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Conversion to ISO 9001:2015 and ISO 14001:2015 – Not That Difficult!

14 September 2017

There is a lot of misinformation about the new standards. Both ISO 9001:2015 and ISO 14001:2015 are an improvement on the old standards, they are far more business relevant and less intrusive.  

There is one year to go! For all companies with systems certified to ISO 9001:2008 and ISO 14001:2004 there is only one year to go before you have to convert to the 2015 version of these standards – the cut-off point is 14th September 2018. This article is written for those businesses that have not yet looked at conversion to the new standards, or who have looked and are now panicking about what they are going to do.

What do you need to do?

If you have an existing ISO 9001:2008 or ISO 14001:2004 system you have until September 2018 to convert this system to the relevant 2015 standard and to get your Certification Body to certify you to the 2015 standard.

What happens if your system is not converted?

If you do not change your system to the new standard(s) then you will lose your certification in September 2018.

How difficult is it to convert?

There is a lot of misinformation about the new standards. In our view, both ISO 9001:2015 and ISO 14001:2015 are an improvement on the old standards in that they are trying to make the standards far more business relevant and less intrusive. Both standards are now written in the same format and both contain some new concepts, especially the principle of risk management, but you will probably find that these concepts were inherent in your thinking anyway – but hadn’t been fully thought through and written down.

Properly managed, this shouldn’t be a difficult process and indeed should be of benefit to any business that isn’t already actively monitoring or managing areas such as risk. And, if you have certification to both standards, the commonality between the 2015 versions will mean that converting two is not twice the effort of converting one system!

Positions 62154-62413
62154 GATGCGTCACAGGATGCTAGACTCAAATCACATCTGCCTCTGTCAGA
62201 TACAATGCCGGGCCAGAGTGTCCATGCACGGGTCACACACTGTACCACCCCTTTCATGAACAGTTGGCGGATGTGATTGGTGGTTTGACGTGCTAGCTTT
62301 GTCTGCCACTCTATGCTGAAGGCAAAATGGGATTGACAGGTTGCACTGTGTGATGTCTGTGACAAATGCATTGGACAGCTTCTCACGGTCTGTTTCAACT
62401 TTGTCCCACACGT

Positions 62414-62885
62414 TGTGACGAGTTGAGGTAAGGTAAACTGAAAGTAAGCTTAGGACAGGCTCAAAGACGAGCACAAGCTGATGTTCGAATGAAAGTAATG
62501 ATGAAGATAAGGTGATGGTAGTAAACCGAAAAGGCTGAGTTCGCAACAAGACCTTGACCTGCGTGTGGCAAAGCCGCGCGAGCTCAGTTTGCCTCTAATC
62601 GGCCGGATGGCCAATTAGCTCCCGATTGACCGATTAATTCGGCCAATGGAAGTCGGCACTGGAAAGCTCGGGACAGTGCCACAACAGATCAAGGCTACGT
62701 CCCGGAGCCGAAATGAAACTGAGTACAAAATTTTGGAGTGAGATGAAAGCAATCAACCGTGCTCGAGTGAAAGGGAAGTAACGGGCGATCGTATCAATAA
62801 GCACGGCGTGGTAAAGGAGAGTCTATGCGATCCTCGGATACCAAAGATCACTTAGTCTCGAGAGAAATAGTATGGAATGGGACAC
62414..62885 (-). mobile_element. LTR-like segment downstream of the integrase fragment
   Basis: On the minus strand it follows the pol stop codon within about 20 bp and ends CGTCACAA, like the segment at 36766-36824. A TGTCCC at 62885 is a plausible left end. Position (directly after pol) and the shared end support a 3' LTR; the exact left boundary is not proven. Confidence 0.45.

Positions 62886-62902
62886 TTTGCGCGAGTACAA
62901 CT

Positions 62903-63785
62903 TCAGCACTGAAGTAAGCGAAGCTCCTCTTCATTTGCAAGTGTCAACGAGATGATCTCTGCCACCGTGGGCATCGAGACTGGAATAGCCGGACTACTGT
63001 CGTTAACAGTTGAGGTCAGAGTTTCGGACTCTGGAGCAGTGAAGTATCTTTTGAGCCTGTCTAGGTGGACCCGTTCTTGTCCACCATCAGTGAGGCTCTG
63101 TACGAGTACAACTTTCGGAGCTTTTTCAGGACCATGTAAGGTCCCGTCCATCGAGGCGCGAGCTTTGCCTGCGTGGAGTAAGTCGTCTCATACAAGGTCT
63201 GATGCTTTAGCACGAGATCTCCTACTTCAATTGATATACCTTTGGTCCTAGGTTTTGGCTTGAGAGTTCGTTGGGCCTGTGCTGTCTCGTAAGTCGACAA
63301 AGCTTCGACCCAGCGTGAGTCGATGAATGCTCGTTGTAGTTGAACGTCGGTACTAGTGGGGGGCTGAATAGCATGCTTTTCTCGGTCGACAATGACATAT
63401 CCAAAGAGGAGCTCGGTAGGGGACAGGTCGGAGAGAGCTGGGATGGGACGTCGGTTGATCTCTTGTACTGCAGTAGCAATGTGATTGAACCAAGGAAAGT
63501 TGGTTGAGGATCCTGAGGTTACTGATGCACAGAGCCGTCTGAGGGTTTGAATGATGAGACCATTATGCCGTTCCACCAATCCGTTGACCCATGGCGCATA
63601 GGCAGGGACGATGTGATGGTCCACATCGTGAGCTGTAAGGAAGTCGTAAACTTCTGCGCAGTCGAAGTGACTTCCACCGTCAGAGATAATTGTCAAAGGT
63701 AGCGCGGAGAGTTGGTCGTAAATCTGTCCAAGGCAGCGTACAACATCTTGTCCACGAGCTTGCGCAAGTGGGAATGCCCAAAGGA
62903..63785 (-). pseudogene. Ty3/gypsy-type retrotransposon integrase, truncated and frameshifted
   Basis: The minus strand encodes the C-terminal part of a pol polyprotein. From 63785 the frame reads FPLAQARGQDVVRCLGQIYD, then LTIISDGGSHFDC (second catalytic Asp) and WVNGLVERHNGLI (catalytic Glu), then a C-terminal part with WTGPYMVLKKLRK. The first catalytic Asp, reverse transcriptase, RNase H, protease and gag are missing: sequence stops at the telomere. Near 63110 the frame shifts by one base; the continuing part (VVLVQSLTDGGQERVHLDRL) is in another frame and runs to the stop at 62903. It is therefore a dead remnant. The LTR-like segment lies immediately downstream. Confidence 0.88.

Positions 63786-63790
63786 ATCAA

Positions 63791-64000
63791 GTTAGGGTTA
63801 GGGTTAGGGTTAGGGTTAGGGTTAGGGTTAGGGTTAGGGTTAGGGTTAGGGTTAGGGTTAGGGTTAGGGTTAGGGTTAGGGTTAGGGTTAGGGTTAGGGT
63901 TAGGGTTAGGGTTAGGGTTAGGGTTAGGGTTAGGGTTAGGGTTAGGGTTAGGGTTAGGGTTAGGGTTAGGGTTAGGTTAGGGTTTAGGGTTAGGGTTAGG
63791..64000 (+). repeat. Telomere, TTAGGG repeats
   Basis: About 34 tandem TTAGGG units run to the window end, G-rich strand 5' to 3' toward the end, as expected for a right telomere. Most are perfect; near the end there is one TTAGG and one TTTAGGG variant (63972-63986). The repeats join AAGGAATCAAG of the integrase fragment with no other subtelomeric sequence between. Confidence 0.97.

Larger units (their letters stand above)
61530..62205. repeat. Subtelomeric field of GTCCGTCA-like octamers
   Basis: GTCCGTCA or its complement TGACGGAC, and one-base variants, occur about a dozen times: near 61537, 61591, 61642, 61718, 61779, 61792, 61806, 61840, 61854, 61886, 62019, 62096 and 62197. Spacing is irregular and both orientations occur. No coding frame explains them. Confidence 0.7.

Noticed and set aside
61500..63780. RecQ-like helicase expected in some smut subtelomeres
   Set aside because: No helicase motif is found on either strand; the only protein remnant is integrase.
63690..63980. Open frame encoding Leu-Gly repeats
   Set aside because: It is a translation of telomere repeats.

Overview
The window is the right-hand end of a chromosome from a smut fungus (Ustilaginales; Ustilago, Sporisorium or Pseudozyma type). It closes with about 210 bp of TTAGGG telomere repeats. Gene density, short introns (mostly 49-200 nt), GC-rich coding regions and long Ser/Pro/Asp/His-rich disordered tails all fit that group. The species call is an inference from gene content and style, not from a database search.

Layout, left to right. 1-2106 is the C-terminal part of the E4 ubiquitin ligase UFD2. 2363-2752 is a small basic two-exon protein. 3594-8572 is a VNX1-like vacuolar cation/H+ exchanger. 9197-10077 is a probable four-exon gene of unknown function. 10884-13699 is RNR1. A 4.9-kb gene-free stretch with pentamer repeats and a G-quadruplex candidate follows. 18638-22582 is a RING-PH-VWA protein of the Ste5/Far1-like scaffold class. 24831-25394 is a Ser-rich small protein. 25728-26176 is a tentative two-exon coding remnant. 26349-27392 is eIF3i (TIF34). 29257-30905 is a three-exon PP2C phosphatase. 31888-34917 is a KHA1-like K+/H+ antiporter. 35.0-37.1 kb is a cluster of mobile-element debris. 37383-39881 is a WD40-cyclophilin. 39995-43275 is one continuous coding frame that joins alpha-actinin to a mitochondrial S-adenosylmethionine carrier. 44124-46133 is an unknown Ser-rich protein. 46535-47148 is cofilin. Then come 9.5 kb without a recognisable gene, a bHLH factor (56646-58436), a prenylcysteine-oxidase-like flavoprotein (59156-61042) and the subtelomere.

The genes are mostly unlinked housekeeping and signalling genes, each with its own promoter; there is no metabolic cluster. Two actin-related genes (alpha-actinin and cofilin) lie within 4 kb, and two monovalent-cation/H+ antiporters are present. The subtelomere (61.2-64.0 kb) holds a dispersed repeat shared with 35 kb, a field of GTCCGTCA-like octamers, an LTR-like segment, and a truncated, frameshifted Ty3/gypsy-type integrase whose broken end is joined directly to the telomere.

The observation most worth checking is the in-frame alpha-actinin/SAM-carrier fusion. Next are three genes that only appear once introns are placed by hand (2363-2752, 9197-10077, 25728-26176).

Although the new standards look radically different most of the elements of both ISO 9001 and ISO 14001 remain unchanged and therefore the conversion process should not mean a wholesale re-write of your system. In particular, the main component parts of ISO 9001, insofar as they relate to the day to day running of the business, effectively require little or no change.

A few tips

We have converted many systems to the new standards and my three top tips would be:

  • Keep calm – it really isn’t as difficult as you may think!

  • Use this as an opportunity to make things simple – get rid of anything you don’t use or need (for example you don’t NEED a Quality Manual, so if yours is serving no purpose then change it or get rid of it).

  • Put together a proper Risk Register. This is not mandatory but you will be surprised how useful it is if done properly, and it neatly addresses the requirements of both standards on risk.

When is the best time to convert?

Our advice as specialist ISO consultants is as follows: do not wait until the last minute as there may be some problems of both consultant and Certification Body availability and convert at your next re-certification or sooner if possible.

Obviously all systems and businesses are different, and the new standards do look daunting at first, but generally we do not see conversion as a major disruption or cost.

Do you need a specialist ISO consultant to assist you?

Of course that is entirely up to you. We do have the advantage of working with ISO 9001:2015 and ISO 14001:2015 all the time and we have successfully implemented both new and converted systems to the new standards. Many organizations find that it is easier and ultimately cheaper to use a specialist and you will hopefully find that it is not the minefield you thought it was.
 
This article has been authored by Bruce Morrison at MQF Services for use on the NQA Certification Ltd website. MQF Services is listed as a trusted and valued consultancy organization on NQA’s Associate Consultant Register. To find out more please click here.